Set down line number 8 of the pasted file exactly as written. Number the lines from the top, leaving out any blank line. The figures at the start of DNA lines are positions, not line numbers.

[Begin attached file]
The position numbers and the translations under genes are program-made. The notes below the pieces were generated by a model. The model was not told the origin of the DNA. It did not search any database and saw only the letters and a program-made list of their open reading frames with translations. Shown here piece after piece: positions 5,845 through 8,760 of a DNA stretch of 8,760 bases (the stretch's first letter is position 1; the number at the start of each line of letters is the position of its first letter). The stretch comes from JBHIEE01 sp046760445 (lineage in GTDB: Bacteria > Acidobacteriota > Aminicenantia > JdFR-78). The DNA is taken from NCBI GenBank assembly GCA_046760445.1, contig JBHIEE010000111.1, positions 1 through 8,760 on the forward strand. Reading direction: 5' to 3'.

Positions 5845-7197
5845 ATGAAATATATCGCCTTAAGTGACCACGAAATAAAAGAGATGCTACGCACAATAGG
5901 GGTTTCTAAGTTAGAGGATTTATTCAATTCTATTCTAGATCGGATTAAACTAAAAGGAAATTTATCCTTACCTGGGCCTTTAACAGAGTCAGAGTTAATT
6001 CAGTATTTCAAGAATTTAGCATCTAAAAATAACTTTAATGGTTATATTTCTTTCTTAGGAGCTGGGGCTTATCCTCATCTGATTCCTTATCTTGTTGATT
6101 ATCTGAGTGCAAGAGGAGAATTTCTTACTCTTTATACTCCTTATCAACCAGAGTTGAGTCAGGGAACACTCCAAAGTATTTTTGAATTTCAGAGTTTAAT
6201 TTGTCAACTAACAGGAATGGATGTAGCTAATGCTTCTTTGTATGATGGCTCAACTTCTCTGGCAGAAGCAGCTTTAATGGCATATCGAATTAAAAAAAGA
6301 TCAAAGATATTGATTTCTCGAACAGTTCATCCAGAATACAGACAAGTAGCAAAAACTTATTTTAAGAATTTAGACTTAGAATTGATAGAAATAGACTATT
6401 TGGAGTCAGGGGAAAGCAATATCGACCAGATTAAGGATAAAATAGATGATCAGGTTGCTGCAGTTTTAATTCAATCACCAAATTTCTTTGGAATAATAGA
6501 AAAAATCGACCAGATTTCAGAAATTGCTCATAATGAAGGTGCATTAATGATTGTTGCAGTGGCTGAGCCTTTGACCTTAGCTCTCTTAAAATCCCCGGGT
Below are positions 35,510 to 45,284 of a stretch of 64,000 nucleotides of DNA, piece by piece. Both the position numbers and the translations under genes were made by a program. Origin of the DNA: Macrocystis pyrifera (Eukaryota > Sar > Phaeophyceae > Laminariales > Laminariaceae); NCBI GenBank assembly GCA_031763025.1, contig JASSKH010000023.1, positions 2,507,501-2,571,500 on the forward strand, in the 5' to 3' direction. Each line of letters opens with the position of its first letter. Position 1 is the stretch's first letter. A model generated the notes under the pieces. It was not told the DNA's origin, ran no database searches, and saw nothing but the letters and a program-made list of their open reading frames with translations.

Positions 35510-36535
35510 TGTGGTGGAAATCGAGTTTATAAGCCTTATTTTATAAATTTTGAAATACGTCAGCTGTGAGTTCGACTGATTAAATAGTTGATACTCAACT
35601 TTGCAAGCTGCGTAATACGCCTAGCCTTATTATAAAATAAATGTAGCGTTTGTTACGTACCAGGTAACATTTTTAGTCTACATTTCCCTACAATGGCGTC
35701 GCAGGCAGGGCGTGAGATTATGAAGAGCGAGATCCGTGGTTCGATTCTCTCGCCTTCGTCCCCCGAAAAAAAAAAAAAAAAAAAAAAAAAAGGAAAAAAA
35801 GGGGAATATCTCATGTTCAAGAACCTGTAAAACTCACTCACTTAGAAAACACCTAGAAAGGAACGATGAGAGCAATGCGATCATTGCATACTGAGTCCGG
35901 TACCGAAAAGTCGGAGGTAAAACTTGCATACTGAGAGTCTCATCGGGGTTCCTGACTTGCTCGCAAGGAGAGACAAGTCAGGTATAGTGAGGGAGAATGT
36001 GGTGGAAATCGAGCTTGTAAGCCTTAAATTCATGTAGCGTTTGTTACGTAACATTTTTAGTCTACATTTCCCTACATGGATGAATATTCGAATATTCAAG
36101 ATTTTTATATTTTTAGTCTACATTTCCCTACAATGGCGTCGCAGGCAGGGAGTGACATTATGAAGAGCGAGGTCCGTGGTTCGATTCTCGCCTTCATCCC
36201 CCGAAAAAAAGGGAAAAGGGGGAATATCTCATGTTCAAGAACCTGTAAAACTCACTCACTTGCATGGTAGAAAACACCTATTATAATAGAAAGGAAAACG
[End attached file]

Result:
6301 TCAAAGATATTGATTTCTCGAACAGTTCATCCAGAATACAGACAAGTAGCAAAAACTTATTTTAAGAATTTAGACTTAGAATTGATAGAAATAGACTATT